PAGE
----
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Spike Lee mashes past with present in 'Black KkKlansman'

film review

"Black KkKlansman," Spike Lee's latest movie, tells the incredulous true story of African-American detective Ron Stallworth, who infiltrates the KKK.
"Black KkKlansman," Spike Lee's latest movie, tells the incredulous true story of African-American detective Ron Stallworth, who infiltrates the KKK.

Spike Lee has been known for over three decades for his brash, unapologetic race-related films, challenging his audience to dive deeper into today’s issues through brilliant writing and direction. “BlacKkKlansman” tells the story of Ron Stallworth (John David Washington), who becomes the first African-American detective in the Colorado Springs Police Department. 

From Ron’s initial interview to join the force, we must face his reality as a black man, when he is asked to remain calm if other detectives harass and profile him — to which he reluctantly agrees. He immediately is assigned to the records room, but eventually goes undercover to infiltrate a speech by civil rights leader Kwame Ture (Corey Hawkins). These scenes highlight the impact of the Black Power movement and the distrust of police in the African-American community. These feelings are characterized within the Colorado College black student union president Patrice (Laura Harrier), from whom Ron hides his status as an officer, even as they become closer. Patrice is also stopped while taking Ture back to his hotel and hit on by the corrupt, racist officer Andy Landers (Frederick Weller), reflecting the still-relevant controversy over the frequent traffic stops of African-American drivers.

Detective Stallworth eventually takes matters into his own hands by contacting the Colorado Springs Ku Klux Klan and setting up a meeting. The department then launches an undercover operation into the Klan, with Stallworth being the voice and a Jewish-American detective, Flip Zimmerman (Adam Driver), as the face. Zimmerman faces hurdles in his interaction with the Klan, most notably from the skeptical Felix Kendrickson (Jasper Pääkkönen), who goes as far as to try to force Flip to take a Jewish lie detector test and continually tries to call Flip’s identity into question. The film crescendos toward the visit of Grand Wizard David Duke (Topher Grace).

While John David Washington does not shine as Ron from start to finish, his performance grows and defines itself as the film goes on, allowing him to step decisively out of the shadow of his father, legendary actor Denzel Washington. Washington’s Stallworth and Driver’s Zimmerman play well off of each other, causing the audience to invest more into both characters and making the two characters’ one identity feel more natural. Pääkkönen’s harsh brilliance illuminates the darkest moments of the film, providing the archetypal villain that you love to hate, while also providing a sense of realism to the film, as he realizes that not everything seems right with Ron Stallworth. 

The short appearances by Corey Hawkins as Kwame Ture and the renowned singer, actor and civil rights leader Harry Belafonte strengthen the passion of the film and give the civil rights background real force, allowing the film to be just as much about the African-American community as it is about Washington’s Stallworth. Harrier’s Patrice is never given enough of a “moment” to really shine, but serves well as the stock anti-police African-American activist that juxtaposes Stallworth, who, for much of the film, is viewed as “complicit” to the police force’s racism. Topher Grace, of “That 70s Show” fame, creates a goofy, inept version of Klansman-turned-politician David Duke, delivering some of the funniest (and most disturbing) moments of the film.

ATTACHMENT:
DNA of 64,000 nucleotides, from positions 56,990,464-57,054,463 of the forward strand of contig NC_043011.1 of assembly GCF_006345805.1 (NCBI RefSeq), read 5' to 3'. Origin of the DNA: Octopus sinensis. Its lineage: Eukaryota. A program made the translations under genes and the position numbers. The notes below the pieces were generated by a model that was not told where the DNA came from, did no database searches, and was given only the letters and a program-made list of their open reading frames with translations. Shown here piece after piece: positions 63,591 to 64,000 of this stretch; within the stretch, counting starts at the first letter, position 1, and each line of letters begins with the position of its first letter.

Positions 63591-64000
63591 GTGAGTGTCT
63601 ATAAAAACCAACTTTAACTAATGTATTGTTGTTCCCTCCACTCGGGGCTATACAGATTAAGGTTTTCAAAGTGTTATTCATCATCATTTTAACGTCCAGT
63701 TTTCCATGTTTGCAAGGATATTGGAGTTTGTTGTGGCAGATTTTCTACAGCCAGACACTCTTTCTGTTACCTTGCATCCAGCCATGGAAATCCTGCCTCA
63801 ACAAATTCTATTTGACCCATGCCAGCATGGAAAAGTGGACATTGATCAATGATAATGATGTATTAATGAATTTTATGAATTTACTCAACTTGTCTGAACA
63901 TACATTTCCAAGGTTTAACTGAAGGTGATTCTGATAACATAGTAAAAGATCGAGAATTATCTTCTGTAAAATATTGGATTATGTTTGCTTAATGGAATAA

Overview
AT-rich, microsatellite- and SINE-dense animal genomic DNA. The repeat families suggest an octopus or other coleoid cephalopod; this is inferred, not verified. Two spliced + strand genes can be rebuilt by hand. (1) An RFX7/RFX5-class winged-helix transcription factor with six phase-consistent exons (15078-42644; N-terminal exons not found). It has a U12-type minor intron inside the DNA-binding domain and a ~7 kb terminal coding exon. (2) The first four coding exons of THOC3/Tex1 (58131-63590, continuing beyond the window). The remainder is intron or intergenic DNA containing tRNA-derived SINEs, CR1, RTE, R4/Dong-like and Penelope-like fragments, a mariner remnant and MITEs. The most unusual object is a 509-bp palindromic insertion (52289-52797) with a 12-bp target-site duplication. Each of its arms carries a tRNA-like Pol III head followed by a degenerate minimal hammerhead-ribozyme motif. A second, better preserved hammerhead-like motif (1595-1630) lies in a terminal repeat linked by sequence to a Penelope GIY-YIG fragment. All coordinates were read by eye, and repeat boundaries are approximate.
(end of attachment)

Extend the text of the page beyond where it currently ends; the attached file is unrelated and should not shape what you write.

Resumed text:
Various critics have insinuated that “BlacKkKlansman” does not have the passion and advocacy Lee’s films are known for; however, it is abundantly apparent that Lee’s passion is front and center across the entirety of the film. Does the film paint the police as the enemy of the African-American race? No, not at all, and that is for the best, as it mostly portrays a mutually beneficial relationship between the police and civil rights, with a few blaring exceptions. Nevertheless, despite the claims of Boots Riley, director of the highly controversial “Sorry to Bother You,” Lee’s film is brilliant and does nothing to quiet the civil rights aspect of the story, instead raising it up in a way that makes it a focal point of the film.

The most insightful aspect of the film comes in how Lee is able to weave in the past with the present. Throughout the film, he addresses the topics of race relations, police brutality, sexual harassment, and preservation of the past, four controversial issues that are widely discussed to this day. The film draws parallels between the toxic politics of David Duke to the close-mindedness of politicians today, with a particular line discussing that the detectives could never imagine a David-Duke-like persona becoming president — an obvious nod to Lee’s disdain for Donald Trump. 

By the end of the film, Lee’s point is clear: If we pretend that racism has been eradicated, it will keep coming back and haunting our world, so we must actively combat these horrendous ideals. Racism continues to run rampant in our society, as racial injustice continues to be featured heavily in our everyday news. We must not ignore the destructive nature of such actions, as Spike Lee and “BlacKkKlansman” clearly demonstrate.


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